"We will respond to the posts we choose to respond to if we have the time. But please don’t assume that because we didn't respond to a post that it means anything at all."

Lastly, I have about 6 or 7 posts that Loftus never bothered responding to. They were not generic posts like this one, but specific refutation of his position, I guess his non-response means I stumped him?

Anyway, it's always easy to catch Loftus refuting himself.

Abe Lewis said...

Is it possible, based upon the text, that God is punishing the original offenders by killing their descendents, etc? The fact that they aren't alive doesn't prevent it from being punishment, especially in the Christian (or most other ancient) worldview(s). That seems like a very legitimate interpretation that completely sidesteps your objection. Now, you might say that, if so, it seems like much more of a punishment for Amalek's descendents, but that's a separate issue.

Bill Curry said...


To quote my post “The mere possibility we are wrong is no reason to think we are wrong.” Your reply seems to imply either (or maybe both) that 1) The moral law giver is incapable of dispensing sufficient punishment directly to the guilty individuals after their deaths or 2) Killing innocent (relative to the stated crime) individuals is really not punishment to the killed individuals. (Feel free to offer your own moral postulates if my characterization doesn’t capture the essence of your objection.)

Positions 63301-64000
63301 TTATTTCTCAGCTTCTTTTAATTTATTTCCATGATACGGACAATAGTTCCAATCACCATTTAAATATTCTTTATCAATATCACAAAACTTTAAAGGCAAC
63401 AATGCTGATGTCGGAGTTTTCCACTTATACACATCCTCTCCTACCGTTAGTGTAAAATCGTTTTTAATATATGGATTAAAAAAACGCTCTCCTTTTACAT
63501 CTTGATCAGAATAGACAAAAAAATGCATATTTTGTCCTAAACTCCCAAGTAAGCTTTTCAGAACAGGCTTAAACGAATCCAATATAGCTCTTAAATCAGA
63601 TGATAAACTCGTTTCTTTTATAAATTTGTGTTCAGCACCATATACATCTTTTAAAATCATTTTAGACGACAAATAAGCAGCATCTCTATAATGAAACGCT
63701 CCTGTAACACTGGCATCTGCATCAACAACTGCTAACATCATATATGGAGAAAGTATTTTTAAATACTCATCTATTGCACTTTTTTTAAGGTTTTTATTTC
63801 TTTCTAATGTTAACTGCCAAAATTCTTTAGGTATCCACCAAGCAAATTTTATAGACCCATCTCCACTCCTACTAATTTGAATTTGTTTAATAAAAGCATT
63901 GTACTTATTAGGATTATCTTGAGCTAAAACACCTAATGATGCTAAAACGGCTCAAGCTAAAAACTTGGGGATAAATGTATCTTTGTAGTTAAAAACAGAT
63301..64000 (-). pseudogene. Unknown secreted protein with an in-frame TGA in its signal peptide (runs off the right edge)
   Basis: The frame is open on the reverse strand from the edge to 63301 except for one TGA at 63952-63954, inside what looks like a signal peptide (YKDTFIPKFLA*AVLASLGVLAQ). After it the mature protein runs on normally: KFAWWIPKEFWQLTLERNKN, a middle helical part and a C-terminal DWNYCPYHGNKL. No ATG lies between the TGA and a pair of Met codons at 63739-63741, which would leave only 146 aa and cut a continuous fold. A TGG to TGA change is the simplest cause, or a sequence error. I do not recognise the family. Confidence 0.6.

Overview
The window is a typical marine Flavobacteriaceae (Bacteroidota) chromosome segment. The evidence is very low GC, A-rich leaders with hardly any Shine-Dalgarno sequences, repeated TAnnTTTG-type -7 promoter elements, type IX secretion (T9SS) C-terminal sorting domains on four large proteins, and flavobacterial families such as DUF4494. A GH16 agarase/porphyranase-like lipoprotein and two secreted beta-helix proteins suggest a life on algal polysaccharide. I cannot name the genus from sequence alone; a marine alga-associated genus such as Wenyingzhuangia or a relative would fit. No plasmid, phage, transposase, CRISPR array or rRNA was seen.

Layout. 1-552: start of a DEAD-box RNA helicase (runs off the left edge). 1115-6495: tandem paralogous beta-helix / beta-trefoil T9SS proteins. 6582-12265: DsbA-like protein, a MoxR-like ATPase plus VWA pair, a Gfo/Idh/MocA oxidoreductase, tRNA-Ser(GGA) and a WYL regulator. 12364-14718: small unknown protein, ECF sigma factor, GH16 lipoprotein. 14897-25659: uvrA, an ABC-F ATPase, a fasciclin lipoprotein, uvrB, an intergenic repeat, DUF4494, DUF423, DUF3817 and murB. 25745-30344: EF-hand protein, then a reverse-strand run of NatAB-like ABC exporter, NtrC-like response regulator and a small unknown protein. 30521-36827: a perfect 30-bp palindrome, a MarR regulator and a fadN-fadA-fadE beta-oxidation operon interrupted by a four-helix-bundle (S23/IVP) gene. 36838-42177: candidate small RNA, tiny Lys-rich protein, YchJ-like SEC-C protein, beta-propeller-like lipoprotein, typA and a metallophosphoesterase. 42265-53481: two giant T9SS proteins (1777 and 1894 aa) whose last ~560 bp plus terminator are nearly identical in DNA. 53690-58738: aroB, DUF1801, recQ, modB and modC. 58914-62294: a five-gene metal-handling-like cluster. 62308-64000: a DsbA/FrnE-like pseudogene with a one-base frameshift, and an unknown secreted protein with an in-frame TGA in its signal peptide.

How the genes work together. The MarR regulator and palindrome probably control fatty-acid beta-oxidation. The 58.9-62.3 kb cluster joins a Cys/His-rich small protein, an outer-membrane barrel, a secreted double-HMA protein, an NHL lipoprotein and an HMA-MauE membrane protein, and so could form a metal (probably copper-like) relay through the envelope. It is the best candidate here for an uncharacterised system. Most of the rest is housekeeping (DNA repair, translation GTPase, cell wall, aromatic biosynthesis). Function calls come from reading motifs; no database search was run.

Now I am a particularist. I don’t agree with either of the moral postulates that you have seemingly offered. If you could offer clear examples (that I would agree with) that reinforce your moral postulates, then you have given me reason to reconsider my position. That is what I tried to do. I made moral claims and sustained a burden of proof. I reasoned from easy to understand examples before offering the first criterion. To make your case, you need to shoulder a burden of proof as well.

I also offered Deuteronomy 24:16 as corroboration to my second moral fact. Why wouldn’t “Fathers shall not be put to death for their children, nor children put to death for their fathers; each is to die for his own sin” imply a general moral principle applicable to Samuel? If it isn’t, how could you possibly interpret any moral precept found in the Bible?

Keep in mind that I am approaching this text as a theist/deist. What hypothesis should I think is more likely? The moral law giver instructs his followers to kill infants for other peoples’ sins, or that some guy is using God’s name as a justification to get people to do what he wants.

EV said...

An interesting post. Perhaps you would have time to answer two questions I have.

(1) You say:

By reflecting on these and other particular moral truths, I am justified in claiming that I know:
* In order for an action (or inaction) to be moral or immoral a motive must attach to that action.
* Punishing someone for the crimes of someone else is immoral

Are you saying that you are justified in claiming to know the principle that (to pick just one) "punishing someone for the crimes of someone else is immoral" based on your reflection of particular instances in which A punished B for C's crime, and A was wrong to do so? If so, wouldn't you then be developing a criteria for right action, namely, "Any punishment of one person for the crimes of another is wrong"?